I think I might be a wee bit broken. A life spent increasingly online has done something to me, something that no stream of Distractify quizzes or compilation of cute kittens is able to fix right now.
It’s like I got sucked up by a tractor beam into the wake of the Death Star.
I’ve never thought of myself as an optimist. But I think I was fooling myself. Sure, there were spirals into depression and Woody Allen style NYC neurosis, but underneath it all, under the goth makeup and bad poetry of my youth, the self-deprecating gallows humor of my twenties, even now, amid the swirling eddy of my forty-something rage, was a belief in the goodness of the human race. The belief that despite a never-ending string of Vaders parading across the world’s stage, the Jedis always win. Sometimes it takes a few prequels to get the schematics and come up with a plan, but the good guys prevail.
I’m beginning to think I was wrong.
Or at least that’s what a life spent online is causing me to think. And this cycle of uncertainty and questioning has a force choke on my sense of self.
In my quest to put my voice out there–as a flare, a guidepost, a way of joining with others to increase the volume, I may have gone too far, gotten lost in too many comment threads, traveled down too many rabbit holes.
It’s pretty dank and dismal down there. If the internet has become my own personal Death Star, right now I’m stuck in the trash compactor, walls closing in, stinking of shit.
Light and dark, good and evil, right and wrong. Which way do we fall on the scales? Sometimes after half a bottle of wine my husband humors me and we have a buzzy debate about the nature of man. Are we inherently bad, kept in check by some complicated contraption of rules and law held together with duct tape and a prayer? Or are we inherently good, mostly Yoda with a few Emperor Palpatines popping up along the way?
I keep insisting we are good. And besides, the nature of man is just that, I argue. Man. Everything’s been tried, my husband says, and it always devolves along the same pattern. No, no, I insist, not everything. And we pour more wine and debate some more until he tells me my allotted time for serious topics is up and there is a football match on television.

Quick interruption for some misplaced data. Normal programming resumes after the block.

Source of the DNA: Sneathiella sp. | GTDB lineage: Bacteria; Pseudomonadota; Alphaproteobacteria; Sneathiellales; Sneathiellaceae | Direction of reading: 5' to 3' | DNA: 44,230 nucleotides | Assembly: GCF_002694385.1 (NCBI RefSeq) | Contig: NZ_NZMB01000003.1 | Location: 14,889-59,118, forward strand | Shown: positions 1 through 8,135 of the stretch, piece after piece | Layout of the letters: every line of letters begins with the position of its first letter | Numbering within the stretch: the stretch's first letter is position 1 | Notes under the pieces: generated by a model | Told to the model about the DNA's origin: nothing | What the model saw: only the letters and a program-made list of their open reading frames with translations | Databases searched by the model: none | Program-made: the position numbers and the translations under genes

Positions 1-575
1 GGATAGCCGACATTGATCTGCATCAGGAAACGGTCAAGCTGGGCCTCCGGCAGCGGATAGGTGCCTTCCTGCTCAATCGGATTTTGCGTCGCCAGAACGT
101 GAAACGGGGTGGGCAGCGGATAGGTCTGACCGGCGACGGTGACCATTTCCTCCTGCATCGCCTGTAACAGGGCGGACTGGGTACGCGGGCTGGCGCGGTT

But lately my time online has made me doubt my faith in the Rebel Alliances of the world. That, in and of itself is a sad thing. And it is only made sadder because it’s something I brought upon myself.
In my own desire to be part of something, to be seen, heard, in the vain hope that a lone voice could add something to the conversation, my online life has become a pyramid–both an outsize monument and a scheme. I got invited onto the Death Star and I went. And now, after much wandering around, I’m feeling pretty comfy.
I don’t want to live my life with the bitter aftertaste I’m left with after any time spent online these days. I don’t want feel dirty, spent, laying awake at night trying to figure out if my online activities are an exercise in support or if it’s merely feeding my own ego. In reality, it’s probably a mixture of both, but the feeling of accomplishment–a reader reaching out, a civilized debate, conversing with like-minded people– is competing with darker forces.
I am living my own Empire/Rebel Alliance in my life online. The escape pod is in my line of sight: Log off, delete my accounts, go on my merry way.
Yet I don’t. That’s where the ego comes in, I guess. Building the pyramid. I mean, the Death Star was really nothing more than a galactic pyramid if you think about it.
How long can you roam around the halls of the Death Star without starting to feel like one of the troops, before a little bit of the darkness rubs off on you? What happens when the idea of blowing it up becomes hard to imagine because, hey, you’re just getting to know your way around.
I’m not sure what my role is here, or even if there is a role to fill. Life online has brought me joy, and it has connected me with amazing people I wouldn’t otherwise know. It has expanded my tribe and brought me success. It’s brought me laughter and it keeps me informed. But it has also brought me into contact with a dark side of human nature I wasn’t prepared for. Am I better for knowing it exists? Philosophically, yes. In reality? It’s like eating cotton candy and going to bed without brushing your teeth. You feel kind of gross and when you wake up in the morning, the first thing you taste is the very thing that made you feel sick.
Leia would keep looking for new ways to figure it all out. Old man Luke chucked it all in to go live on a craggy rock and do some soul-searching.
Do or do not, there is no try, right?
I’ll let you know. Unless I’m on an uninhabited rock somewhere, you know, without WiFi.